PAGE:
Teddy Allen waits out NCAA eligibility

Wichita+State%27s+Teddy+Allen+cheers+on+his+teammates+during+their+game+against+Catawba+on+Oct.+30%2C+2018+at+Koch+Arena.

Joseph Barringhaus

Wichita State's Teddy Allen cheers on his teammates during their game against Catawba on Oct. 30, 2018 at Koch Arena.

West Virginia transfer Teddy Allen still hasn’t received word on whether or not he will be eligible to play this season for the Shockers.

In spite of that uncertainty, Allen is continually working to improve his game in practice, and during his free time.

“I’m prepared for either decision,” Allen said. “Either way, I’m going to be working. There’s still so much I can do to help this team and improve my game.”

Allen, a former National Gatorade Player of the Year in Nebraska, announced his transfer from the Mountaineers this past spring. The staff at Wichita State has submitted a wavier to the NCAA regarding Allen’s immediate release to play. They appealed that by transferring to WSU, it would put his support system from Omaha, where his mother passed away the spring he committed to West Virginia, closer to him.

Joseph Barringhaus
Wichita State’s Teddy Allen sits out during their game against Catawba on Oct. 30, 2018 at Koch Arena.

Allen said his main focus is to help the team out any way he can on the road to success.

“As of right now, I can’t play,” Allen said. “But that doesn’t mean that I can’t help my teammates get better. I try my best each day in practice to make them better, and myself better.”

During his tenure at West Virginia, Allen appeared in 35 games as a true freshman for the Mountaineers. He averaged 7.0 points and 2.7 rebounds in 11.9 minutes per game, but averaged a team-high 23.4 points per 40 minutes of court time. He also scored in double figures 13 times, including twice during the team’s Sweet 16 run.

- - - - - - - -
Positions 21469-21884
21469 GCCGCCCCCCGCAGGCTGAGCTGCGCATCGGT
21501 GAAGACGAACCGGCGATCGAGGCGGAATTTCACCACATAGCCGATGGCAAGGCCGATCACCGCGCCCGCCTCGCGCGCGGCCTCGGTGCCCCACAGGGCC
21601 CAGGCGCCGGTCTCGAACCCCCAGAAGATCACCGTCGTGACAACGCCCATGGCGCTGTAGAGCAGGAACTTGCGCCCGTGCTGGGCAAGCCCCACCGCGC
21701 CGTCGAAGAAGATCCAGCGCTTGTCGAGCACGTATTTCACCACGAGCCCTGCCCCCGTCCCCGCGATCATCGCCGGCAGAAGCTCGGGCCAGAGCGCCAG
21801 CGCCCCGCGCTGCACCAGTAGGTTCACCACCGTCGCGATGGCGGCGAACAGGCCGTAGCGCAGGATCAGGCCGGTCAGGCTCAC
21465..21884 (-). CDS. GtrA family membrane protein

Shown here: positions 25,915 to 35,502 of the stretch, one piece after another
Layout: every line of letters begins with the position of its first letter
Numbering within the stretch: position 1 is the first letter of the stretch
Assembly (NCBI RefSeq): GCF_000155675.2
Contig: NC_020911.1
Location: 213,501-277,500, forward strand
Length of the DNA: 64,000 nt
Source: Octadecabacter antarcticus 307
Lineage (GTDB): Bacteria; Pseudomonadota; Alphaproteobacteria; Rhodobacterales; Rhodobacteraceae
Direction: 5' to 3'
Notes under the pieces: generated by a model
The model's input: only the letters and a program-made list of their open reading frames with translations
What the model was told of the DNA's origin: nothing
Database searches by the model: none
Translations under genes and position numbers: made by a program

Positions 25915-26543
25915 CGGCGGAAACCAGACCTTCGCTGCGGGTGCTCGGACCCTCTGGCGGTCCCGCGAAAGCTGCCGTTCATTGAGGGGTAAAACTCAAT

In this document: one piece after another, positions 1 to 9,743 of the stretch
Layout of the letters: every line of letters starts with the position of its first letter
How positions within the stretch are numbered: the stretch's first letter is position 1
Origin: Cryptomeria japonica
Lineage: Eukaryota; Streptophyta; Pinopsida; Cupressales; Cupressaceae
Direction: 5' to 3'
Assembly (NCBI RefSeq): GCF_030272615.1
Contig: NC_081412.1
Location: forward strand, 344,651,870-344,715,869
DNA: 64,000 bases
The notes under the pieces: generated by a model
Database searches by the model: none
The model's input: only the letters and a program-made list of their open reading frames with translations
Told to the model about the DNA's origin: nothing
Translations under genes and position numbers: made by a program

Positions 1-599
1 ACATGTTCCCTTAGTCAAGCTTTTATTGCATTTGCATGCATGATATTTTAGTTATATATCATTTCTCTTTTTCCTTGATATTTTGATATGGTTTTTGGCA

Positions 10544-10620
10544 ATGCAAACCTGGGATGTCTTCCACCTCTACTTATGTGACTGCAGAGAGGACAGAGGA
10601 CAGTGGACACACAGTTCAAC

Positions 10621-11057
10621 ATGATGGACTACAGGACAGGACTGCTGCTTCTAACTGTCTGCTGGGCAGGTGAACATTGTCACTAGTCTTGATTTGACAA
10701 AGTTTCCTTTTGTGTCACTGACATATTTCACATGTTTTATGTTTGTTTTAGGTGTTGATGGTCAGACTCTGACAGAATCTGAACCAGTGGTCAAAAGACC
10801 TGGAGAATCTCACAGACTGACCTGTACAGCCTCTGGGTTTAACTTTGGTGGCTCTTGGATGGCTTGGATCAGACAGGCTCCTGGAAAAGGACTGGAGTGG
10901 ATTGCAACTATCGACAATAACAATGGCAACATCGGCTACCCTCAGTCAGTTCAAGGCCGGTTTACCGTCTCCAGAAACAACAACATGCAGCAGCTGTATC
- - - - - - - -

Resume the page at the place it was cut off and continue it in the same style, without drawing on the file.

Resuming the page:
Joseph Barringhaus
Wichita State’s Teddy Allen cheers on his team while sitting out for their game against Catawba on Oct. 30, 2018 at Koch Arena.

Gregg Marshall believes Allen “has a relentless work ethic.”

“We feel his experience playing in the Big 12 will be beneficial to us in practice and ultimately in games,” Marshall said.

Allen has been given the opportunity to play under two great coaches: Marshall and Bob Huggins.

“They’re both very intense in their own way,” Allen said. “I’ve had the ability to work for both of them now, and they both have molded me into a better player, even though I’m just getting started.”

Allen said he’s most frustrated with the questions revolving around his release. He tries to “put it out” of his mind and spends his time in the gym, away from the questions.

“It’s tough to wait,” Allen said. “It’s not as hard with my teammates, though. Working with them gets my mind off of things.

“There’s just so many questions,” he said. “I don’t have the answers, so it’s just tough to answer people’s questions in that scenario.”

The 6-foot-5 forward said he has confidence in his teammates this season. He knows “this team has a lot of talent.”

“It’s just a matter if everyone plays their role,” Allen said. “If everyone does their job and works hard, then this is going to be a great season.”

Joseph Barringhaus
Wichita State’s Teddy Allen goes up for a basket during the Black and Yellow Scrimmage at Koch Arena on Oct. 6, 2018.